Box Office Duels – Hollywood’s Reliance on Copycat Movies

copycats

If you watch a lot of movies like I do, you’ll know that original concepts and ideas in blockbuster movies are few and far between.  And it’s easy to see why; Hollywood prefers to play things safe and cater to the same crowds over and over again.  This isn’t necessarily a bad thing.  After all, given how much money these studios pour into their big tent-pole productions, you’ll understand why they would prefer to not step out of line in order to get most of their investment back.  But, at the same time, when you try too many times to repeat the same kind of business over and over again, the end products will lack any definition of their own, and will look more transparently like a cash in.  Sticking close to formula can only last as long as the end product stays fresh.  Sometimes, filmmakers even run the risk of unfortunate timing, as their movie ideas are already being copied by another company before they are even able to get production up and running.  These are known as copycat films, and sometimes their reputations as a movie only becomes defined by how they perform against their like-minded counterpart.  While it is amusing to see how unoriginal some movies can sometimes be, it’s still apparent  that the trend of mimicking other people’s movies is and will always be a part of Hollywood’s legacy.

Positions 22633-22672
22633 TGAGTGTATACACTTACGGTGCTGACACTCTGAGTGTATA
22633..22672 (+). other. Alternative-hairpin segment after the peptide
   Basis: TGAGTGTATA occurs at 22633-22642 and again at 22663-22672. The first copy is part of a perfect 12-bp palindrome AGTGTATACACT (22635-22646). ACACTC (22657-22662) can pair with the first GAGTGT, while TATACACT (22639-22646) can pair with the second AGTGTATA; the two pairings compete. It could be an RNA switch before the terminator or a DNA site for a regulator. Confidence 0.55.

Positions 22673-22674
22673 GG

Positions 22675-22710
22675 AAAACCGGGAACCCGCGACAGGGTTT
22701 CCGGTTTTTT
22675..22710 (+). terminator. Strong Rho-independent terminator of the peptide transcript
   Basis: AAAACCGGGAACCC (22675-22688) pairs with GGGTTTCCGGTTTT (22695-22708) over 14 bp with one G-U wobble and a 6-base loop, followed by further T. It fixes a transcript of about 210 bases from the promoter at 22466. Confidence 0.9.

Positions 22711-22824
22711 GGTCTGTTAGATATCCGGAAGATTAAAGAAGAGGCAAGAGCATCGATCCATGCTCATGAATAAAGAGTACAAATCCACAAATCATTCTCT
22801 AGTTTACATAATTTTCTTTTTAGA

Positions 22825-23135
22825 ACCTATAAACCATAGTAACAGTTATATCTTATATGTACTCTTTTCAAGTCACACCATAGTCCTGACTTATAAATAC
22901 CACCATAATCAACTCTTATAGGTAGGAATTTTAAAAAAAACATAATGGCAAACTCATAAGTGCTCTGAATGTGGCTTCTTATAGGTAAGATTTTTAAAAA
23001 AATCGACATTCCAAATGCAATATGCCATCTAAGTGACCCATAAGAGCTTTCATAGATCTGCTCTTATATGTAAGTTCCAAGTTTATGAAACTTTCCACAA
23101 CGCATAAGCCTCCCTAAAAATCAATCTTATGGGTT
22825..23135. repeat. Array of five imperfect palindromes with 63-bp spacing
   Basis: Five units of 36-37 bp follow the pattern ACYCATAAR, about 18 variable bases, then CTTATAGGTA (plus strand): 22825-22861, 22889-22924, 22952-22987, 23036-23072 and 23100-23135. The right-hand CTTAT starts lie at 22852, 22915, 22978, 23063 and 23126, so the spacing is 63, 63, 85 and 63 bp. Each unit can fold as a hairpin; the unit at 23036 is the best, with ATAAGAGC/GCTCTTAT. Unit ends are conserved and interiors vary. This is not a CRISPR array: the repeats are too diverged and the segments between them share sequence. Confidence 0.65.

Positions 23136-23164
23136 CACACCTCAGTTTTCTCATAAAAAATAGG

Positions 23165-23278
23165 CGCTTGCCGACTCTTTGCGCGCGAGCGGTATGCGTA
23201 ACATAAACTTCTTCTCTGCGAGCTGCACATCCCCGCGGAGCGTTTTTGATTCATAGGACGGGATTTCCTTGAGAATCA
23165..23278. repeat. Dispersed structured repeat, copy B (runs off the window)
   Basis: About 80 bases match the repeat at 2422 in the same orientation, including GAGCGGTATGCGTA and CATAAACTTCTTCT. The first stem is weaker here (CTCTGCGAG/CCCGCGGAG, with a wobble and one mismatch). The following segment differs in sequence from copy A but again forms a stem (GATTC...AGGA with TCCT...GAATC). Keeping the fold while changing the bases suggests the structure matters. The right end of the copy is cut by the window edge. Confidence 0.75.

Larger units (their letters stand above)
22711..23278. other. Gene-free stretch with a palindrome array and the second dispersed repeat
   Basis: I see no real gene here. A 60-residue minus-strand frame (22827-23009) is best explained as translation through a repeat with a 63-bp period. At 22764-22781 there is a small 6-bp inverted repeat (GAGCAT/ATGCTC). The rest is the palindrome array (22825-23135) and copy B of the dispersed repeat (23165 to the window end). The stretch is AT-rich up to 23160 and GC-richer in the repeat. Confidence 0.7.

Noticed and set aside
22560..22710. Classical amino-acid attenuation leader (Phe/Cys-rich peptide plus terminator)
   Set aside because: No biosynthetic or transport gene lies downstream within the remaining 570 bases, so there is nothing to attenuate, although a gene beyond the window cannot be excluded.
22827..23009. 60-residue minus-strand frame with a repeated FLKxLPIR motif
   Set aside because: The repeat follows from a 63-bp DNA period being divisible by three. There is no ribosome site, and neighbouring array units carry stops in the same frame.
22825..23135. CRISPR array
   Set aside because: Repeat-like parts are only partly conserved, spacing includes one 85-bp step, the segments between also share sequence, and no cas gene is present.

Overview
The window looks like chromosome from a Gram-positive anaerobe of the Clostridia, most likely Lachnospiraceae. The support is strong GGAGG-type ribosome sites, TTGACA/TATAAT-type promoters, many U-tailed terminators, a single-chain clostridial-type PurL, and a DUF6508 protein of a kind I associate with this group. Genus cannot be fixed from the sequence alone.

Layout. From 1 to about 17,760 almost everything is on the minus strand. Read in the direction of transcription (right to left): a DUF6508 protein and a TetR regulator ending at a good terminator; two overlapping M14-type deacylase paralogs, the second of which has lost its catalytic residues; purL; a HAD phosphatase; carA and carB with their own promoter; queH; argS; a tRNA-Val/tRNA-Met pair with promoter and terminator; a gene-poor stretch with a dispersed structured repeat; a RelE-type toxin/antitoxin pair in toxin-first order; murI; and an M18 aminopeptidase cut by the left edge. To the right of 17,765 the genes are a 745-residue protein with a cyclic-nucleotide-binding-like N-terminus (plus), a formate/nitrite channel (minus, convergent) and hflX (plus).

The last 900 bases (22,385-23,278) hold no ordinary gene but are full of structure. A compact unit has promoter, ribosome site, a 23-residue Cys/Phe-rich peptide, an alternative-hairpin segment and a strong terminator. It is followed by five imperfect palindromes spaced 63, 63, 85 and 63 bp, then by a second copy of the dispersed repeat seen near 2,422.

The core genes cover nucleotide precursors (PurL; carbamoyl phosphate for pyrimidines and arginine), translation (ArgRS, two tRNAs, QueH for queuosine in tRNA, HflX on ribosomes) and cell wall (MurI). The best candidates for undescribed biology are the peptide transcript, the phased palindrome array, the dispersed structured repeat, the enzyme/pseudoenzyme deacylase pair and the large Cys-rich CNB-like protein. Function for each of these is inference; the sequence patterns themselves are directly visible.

So how do we necessarily know when a movie should be labeled a “copycat.”  It basically comes down to when we recognize a movie exists only because of the presence of a near identical film.  The movie doesn’t need to be exactly the same, but it should have all the same basic elements there.  This could mean that it has the same plot structure with nearly identical characters; it could have the same visual style; or it could be depicting the same kinds of events, only from a different angle.  What is most interesting, however, is that sometimes these identical movies are released within months, or even days, of each other by competing studios.  This is what is commonly known in the industry as dueling; where the studios purposefully put their competing movies in theaters at the same time in order to see who will get the bigger numbers, purely for bragging rights.  This is also a contentious spot between filmmakers and the studio heads, because usually the people who make the movies don’t see their work as a competition.  The other area where you see a lot of copycat film-making is in the aftermath of a standout movie’s huge box office success, and all the wannabe movies that come out in it’s wake.  These are the “knock-off” movies, and like most knock-offs, they tend to be of lower quality.  But, sometimes it’s the juxtaposition that we see in each of these movies with their counterparts that actually make them interesting to us.